Plan Your Visit
Plan Your Visit
A Monument to Freedom by Veryl Goodnight, Dedicated October 11, 1997.
The Berlin Wall stood for over 28 years as the most visible icon of the Cold War. This 14 foot high, 105 mile long barrier surrounded West Berlin. It was erected by communist controlled East Germany to keep its citizens from escaping to the West. On November 9, 1989, the world witnessed the sudden and unexpected collapse of the Berlin Wall.
Sculptor Veryl Goodnight captured this moment of joy, felt around the world, when Berlin was reunited. By using horses, representing freedom of the human spirit, the artist recognizes all people who seek freedom from oppression.
The graffiti painted on the rubble beneath the horses was replicated by the artist from actual graffiti painted on the Berlin Wall. At President Bush’s request, the names of 15 people killed at the Berlin Wall were written on the “Dove of Peace.” These names represent over 900 people who were killed trying to escape to the West. This bronze monument weighs seven tons and took the artist three and a half years to complete. A “sister” casting is on permanent display at the Allied Museum in Berlin, Germany.
President George Bush’s diplomatic skills enabled the hole in the Berlin Wall to become so large that all of Eastern Europe was set free from Communist rule. The Cold War had ended.
This statue, which was dedicated by Vice President Dan Quayle in April 2014 at a celebration commemorating the 25th anniversary of the Bush administration,
stands over eight feet tall and is made of bronze with a granite base. Created by renowned sculpture artist Chas Fagan, this is the second casting of this statue.
The original stands in Houston’s Sesquicentennial Park.
The placement of the sculpture, in the middle of the Bush Center, symbolizes the unique past, present, and future dynamic between the George Bush Presidential Library and Museum, the George Bush School of Government and Public Service, and the George and Barbara Bush Foundation. The missions of the various entities of the Bush Center represent and fulfill so many of the guiding principles that George Bush held strongly, and it is fitting that this statue stands here as a visual reminder of his legacy.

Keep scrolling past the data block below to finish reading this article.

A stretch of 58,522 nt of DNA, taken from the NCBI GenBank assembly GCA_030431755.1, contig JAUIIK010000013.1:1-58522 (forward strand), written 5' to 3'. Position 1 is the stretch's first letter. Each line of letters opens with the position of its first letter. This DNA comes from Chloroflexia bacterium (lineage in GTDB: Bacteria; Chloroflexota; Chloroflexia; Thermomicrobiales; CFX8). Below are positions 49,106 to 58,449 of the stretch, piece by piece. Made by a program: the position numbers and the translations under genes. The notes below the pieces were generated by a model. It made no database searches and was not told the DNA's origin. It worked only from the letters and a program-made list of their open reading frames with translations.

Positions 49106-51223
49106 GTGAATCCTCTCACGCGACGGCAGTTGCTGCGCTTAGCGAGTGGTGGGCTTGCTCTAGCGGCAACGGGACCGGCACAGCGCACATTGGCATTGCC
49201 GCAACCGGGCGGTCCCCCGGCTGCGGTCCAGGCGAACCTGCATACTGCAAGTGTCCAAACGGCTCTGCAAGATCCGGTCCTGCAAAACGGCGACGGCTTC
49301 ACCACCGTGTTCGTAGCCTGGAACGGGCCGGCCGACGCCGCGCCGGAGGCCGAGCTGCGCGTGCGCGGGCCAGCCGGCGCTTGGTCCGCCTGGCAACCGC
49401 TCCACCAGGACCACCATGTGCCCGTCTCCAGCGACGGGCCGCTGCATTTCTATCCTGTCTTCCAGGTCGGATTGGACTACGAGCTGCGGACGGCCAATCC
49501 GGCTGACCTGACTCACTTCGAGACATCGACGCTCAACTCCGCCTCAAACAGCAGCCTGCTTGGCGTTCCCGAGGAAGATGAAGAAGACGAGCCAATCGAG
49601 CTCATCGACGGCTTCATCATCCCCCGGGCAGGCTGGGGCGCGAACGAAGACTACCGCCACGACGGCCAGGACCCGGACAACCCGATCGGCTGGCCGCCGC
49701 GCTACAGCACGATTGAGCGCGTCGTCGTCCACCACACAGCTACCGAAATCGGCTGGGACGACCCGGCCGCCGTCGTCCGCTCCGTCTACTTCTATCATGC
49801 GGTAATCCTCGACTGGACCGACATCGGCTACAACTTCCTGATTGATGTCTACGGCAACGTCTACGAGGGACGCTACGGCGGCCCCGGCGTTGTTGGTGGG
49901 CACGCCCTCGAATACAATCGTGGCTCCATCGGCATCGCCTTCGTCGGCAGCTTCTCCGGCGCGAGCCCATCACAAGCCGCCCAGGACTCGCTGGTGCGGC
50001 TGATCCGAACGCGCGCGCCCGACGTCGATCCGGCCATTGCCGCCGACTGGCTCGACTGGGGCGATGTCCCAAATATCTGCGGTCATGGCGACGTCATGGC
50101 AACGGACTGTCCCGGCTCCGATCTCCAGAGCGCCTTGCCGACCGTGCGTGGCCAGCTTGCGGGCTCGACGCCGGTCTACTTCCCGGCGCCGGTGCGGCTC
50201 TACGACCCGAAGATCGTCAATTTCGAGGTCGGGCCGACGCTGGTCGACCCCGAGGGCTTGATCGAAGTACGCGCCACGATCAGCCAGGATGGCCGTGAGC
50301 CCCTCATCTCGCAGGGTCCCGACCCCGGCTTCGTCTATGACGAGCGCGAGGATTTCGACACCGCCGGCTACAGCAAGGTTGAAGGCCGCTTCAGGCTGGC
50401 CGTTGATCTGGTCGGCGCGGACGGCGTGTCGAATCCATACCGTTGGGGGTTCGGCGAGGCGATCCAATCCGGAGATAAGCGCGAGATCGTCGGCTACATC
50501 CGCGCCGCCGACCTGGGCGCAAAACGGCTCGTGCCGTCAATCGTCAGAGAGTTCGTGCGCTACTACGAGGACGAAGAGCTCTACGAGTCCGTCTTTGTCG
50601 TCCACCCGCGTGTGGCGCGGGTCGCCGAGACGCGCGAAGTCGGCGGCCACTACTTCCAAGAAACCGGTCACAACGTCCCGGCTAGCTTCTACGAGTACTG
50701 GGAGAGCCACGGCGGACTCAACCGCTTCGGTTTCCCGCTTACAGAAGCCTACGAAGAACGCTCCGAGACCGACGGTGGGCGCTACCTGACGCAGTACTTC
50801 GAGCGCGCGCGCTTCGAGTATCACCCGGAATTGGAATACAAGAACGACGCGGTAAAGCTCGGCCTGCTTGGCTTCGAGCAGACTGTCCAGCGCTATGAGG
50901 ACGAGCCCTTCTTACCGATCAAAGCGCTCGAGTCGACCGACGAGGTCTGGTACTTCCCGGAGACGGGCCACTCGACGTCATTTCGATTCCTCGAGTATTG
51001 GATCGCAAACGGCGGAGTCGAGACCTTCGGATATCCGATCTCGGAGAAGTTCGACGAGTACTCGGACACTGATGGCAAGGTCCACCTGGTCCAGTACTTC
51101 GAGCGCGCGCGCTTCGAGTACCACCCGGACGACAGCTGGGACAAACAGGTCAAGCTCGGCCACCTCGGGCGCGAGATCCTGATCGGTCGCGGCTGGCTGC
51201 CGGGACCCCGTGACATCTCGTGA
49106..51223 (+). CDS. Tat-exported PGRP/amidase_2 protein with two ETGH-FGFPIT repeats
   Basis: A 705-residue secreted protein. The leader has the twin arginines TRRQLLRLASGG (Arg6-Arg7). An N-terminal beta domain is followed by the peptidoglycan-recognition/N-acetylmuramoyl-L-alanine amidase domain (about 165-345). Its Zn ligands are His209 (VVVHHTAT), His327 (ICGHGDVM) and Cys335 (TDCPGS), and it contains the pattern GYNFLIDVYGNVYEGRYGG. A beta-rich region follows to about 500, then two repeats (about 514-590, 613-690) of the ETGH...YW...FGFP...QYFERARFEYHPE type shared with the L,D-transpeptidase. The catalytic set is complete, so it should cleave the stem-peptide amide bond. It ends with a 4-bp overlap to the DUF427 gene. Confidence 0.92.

“Let future generations understand the burdens and blessings of freedom. Let them say we stood where duty required us to stand.”—President George Bush, January 1991
This quotation is a part of the State of the Union Address given to a Joint Session of the Congress and the American people on January 29, 1991, during the early days of the aerial and naval campaigns in Desert Storm. The ground assault began on February 24, and a ceasefire was called just 100 hours later on February 28. Kuwait had been liberated.
The Barbara Bush Rose Garden and its gazebo were dedicated in 2005 as a tribute to First Lady Barbara Bush. Beautifully maintained by the Grounds Management staff
at SSC and Texas A&M University, the gazebo and the garden have been the memorable backdrop for countless marriage proposals, family and group photos, peaceful
strolls and the occasional intimate wedding ceremony.
The pond was a haven for President Bush when he visited College Station; a place for him to fish, walk his dogs, relax, and talk to people. Fishing is still allowed at the pond, though it is catch-and-release with barbless hooks only.
This is a popular area for rest, reflection, studying, family picnics and physical fitness. We ask that you respect the privacy of others while you are here, since it is a public place. Please remove any accumulated trash or recycling, and don’t harm the flowers, the facilities or the wildlife. Several birds, turtles, insects, fish and other small animals have made this sanctuary their home.